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History of Agriculture - The First Farmers

The history of agriculture is written in archaeological sites throughout the world. The first farming communities practiced part-time agriculture, in gardens or patches, with varying levels of dependence on grown crops or tending and sheltering animals. The small settlements where the history of agriculture can be understood are located throughout the world and at different times in the world.
  1. Domestications (70)

Dairy Farming
Archaeological evidence suggests that dairy farming was developed shortly after the first milk-producing animals were domesticated.

Mixed Cropping
Mixed cropping, also known as inter-cropping or co-cultivation, is a type of agriculture that involves planting two or more of plants simultaneously in the same field.

From Hunting to Farming
The transition from hunting to farming in central Europe has long been a source of fascination to many. Recent archaeological investigations have improved our understanding of this difficult, violent era in human history.

Coxcatlan Cave (Mexico)
Coxcatlan Cave is a rockshelter in the Tehuacan Valley of Mexico, and it was occupied by humans for nearly 10,000 years.

Dereivka, Ukraine (Horse)
Dereivka is a Eneolithic (or Copper Age) village in the Dneiper Valley of the Ukraine, dated 3380-4570 BC, and important for the domestication of the horse.

Funnel Beaker Culture
The Funnel Beaker Culture, called TRB for the abbreviation of its German name (Tricherrandbecher), is a subset of the Beaker culture (like Bell Beaker).

Guila Naquitz, Mexico (Squash, bottle gourd)
The site of Guila Naquitz is an important one for the history of domestications in the New World.

Hemuda, China (Rice, water buffalo)
Hemuda is a Neolithic archaeological site and the type site of the culture of the Yangtse River valley in China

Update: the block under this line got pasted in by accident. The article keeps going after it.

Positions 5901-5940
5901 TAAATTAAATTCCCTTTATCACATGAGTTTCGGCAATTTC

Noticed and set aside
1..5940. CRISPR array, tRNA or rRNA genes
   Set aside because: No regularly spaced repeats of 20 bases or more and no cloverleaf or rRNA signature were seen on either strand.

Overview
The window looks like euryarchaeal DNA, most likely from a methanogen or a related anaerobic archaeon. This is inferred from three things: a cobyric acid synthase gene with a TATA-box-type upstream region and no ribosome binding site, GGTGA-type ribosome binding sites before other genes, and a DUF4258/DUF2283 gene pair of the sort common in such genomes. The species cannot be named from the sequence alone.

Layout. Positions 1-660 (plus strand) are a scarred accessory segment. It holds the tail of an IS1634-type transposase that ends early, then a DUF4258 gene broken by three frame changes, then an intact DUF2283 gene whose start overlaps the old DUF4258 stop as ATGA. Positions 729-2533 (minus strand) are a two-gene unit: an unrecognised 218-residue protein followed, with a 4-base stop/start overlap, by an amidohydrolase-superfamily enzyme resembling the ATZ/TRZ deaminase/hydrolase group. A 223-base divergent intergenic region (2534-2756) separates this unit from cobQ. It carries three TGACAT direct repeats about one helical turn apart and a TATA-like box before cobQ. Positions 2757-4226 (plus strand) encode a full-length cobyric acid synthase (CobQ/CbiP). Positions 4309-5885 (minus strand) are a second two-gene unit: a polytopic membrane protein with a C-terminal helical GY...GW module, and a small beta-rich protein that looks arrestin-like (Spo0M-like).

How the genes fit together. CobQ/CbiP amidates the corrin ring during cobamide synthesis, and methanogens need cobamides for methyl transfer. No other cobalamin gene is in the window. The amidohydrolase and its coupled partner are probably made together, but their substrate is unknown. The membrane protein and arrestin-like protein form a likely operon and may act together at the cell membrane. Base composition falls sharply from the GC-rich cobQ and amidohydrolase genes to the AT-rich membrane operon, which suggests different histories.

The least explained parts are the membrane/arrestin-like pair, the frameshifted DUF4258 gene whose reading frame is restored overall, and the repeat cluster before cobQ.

Jericho, Israel (Wheat)
Jericho (also called Tell es-Sultan) is the name of a tell situated on an ancient lake bed plain in what is known as the West Bank, Palestine.

Krasnyi Yar, Kazakhstan (Horse)
Krasnyi Yar is a site in Kazakhstan where the earliest evidence yet for horse domestication has been discovered.

Linearbandkeramik Culture (LBK)
The Linearbandkeramik Culture (LBK) is the name given by German archaeologist F. Klopfleisch in 1884 to the first true farming communities in central Europe, dated between between 5400 and 4900 BC. Thus, LBK is considered the first Neolithic cultures in the European continent.

Mehrgarh, Pakistan (Cattle, Sheep, Goats, Wheat, Barley)
Mehrgarh is a Neolithic (7000-3200 BC) site in Baluchistan, Pakistan, evidence of early farming and pastoralism.

Nabta Playa, Egypt (Cattle)
The archaeological site of Nabta Playa is a Neolithic occupation in Egypt, where the earliest to date evidence for the domestication of cattle has been identified.

Nabta Playa, Egypt (Cattle)
Nabta Playa is an archaeological site in the western deserts of southern Egypt, where some of the earliest known evidence of domesticated cattle have been identified.

Tehuacan Valley, Mexico (Maize and beans)
The Tehuacan Valley in the state of Puebla, Mexico, was the focus of a large-scale survey led by American archaeologist R.S. MacNeish during the 1960s.

History of Agriculture
The history of farming begins some 12,000 years ago, in the hilly flanks of the Zagros Mountains of southwest Asia

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